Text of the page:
Houston Music

James Caronna Is Losing Hope on New Album

There is no artist I have enjoyed watching grow in Houston more than James Caronna, and his latest album, Tell My Father, is proof that the road to fine music runs straight through Hell. If you’ve missed him before, Caronna is a dude who started out writing pleasant but fairly innocuous and forgettable acoustic pop tunes half a decade ago. There was always talent there, but no real edge. Then a few years back he had a very public split with his religion and much of his conservative circle of family and friends. His songwriting took a darker, angrier turn for the better; for my money, he’s one of the better practitioners of bleak Americana.

Caronna told me that the ten tracks on Tell My Father were “tracked live, full band, after two bottles and one full handle of George Dickle eight-year sour mash, which is thanked in the liner notes.” Recording took place at Red Tree Studio, which is arguably the best place in the city if you want to punch God in the eye with an acoustic guitar. The record is definitely raw, and has a very informal tone. You really feel like you’re right in the room of an impromptu jam session.

What I like the most about Caronna’s modern musical output is how well it bleeds. The first part of Tell My Father is a trifecta of loud but sad wails into the night. “Death," “Ten Years” and “If You Come Back” are screaming laments, slightly slurred by alcohol and burning hot on a broken heart. The rhythms are solid honky-tonk and Caronna has the vocal chops to throw out verses like a boomerang that whistles out into the air and comes back.

In many ways, the record kind of never recovers after that. The seven songs that come after slow considerably and are more maudlin than angry. There’s far more sadness, almost like the wave of guilt you feel after a bad fight with someone you love. Many of these feature Caronna solo or with only occasional flourishes on the violin. They also reveal one of Caronna’s problems as a songwriter, in that on records he tends to write one song and repeat it over and over. Nevertheless, I applaud the consistency of his product. If you like that song you’ll like the album, but maybe a less hectic and drunken recording style might have led to a little more variety here.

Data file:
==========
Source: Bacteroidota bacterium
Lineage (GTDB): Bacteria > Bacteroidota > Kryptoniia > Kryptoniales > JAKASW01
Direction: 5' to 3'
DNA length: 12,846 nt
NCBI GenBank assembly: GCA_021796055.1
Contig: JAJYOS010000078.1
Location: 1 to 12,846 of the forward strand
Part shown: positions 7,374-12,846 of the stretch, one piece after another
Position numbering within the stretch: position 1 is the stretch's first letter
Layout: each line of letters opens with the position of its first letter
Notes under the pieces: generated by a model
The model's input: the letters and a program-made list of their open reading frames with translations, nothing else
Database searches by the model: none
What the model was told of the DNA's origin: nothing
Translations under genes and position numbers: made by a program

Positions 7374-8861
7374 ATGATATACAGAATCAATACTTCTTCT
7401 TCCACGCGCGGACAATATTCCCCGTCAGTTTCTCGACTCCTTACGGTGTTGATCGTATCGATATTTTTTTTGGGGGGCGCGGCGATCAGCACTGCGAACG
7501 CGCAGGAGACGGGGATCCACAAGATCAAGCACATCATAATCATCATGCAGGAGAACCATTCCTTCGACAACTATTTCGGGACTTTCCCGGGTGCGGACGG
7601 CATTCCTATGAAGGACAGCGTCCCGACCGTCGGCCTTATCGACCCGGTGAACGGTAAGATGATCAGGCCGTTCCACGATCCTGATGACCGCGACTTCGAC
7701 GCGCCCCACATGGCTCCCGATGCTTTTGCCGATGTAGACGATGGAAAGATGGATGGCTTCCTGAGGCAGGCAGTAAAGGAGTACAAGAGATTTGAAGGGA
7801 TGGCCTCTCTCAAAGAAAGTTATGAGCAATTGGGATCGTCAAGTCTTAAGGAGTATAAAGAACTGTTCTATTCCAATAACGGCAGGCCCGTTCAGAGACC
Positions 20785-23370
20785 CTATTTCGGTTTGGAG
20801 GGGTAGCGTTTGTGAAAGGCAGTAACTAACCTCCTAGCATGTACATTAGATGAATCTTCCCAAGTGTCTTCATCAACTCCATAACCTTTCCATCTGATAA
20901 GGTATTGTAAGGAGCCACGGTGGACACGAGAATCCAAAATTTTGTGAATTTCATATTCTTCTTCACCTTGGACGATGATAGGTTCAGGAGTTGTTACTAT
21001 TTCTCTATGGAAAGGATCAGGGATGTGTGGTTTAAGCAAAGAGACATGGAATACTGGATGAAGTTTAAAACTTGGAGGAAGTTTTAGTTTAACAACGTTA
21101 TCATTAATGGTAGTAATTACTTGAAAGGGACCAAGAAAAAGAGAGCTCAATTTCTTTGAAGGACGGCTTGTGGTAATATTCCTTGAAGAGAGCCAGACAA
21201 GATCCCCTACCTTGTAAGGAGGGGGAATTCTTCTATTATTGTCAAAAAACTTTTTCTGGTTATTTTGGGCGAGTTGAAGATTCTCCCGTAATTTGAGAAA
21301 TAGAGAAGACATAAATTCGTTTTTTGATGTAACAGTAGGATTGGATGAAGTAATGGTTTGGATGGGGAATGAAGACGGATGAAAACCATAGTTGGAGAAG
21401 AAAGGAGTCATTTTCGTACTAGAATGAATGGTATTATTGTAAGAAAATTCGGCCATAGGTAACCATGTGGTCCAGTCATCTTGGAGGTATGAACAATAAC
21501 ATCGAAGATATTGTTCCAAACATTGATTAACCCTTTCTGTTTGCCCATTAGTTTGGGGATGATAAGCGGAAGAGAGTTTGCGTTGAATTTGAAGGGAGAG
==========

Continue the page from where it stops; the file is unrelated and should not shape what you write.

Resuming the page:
But then there’s “Losing Hope,” which is truly a song for the now.

I was listening to Tell My Father when I heard about last week's shooting in Charleston. On my first listen through I thought it was pedestrian. A little pretentious even. It’s a soft manifesto, Caronna’s State of the Union on our country and how badly we keep on fucking it up. It’s the sort of thing you listen to in a moment of privilege, and you just sigh and roll your eyes at yet another guy trying to save the world with a song.

Then something like Charleston happens, and in its wake you get the clamoring voices who scream and cry about how you can’t take the Confederate flag down and racism is over, and maybe if those poor people had had guns next to their Bibles they’d still be alive. That happens, and that’s what “Losing Hope” is about. Verses like…

And the Christians are all too busy trying to get to Heaven
To notice all the Hell around them and growing
‘Cause we’ve got all the ingredients we could ever need
Just too much goddamn apathy

It’s a destruction song. It’s completely bald and shies away from nothing. Caronna’s tone is bitter and hurt, singing what so many of us are saying; things are broken, but they’ve been broken for years and clearly we just don’t care to fix them. I don’t think I’ve ever heard a more perfect song for a moment in history as I was living it. It’s worth the price of already pretty damned good record all by itself.

Tell My Father is available now. 
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Jef Rouner (not cis, he/him) is a contributing writer who covers politics, pop culture, social justice, video games, and online behavior. He is often a professional annoyance to the ignorant and hurtful.
Contact: Jef Rouner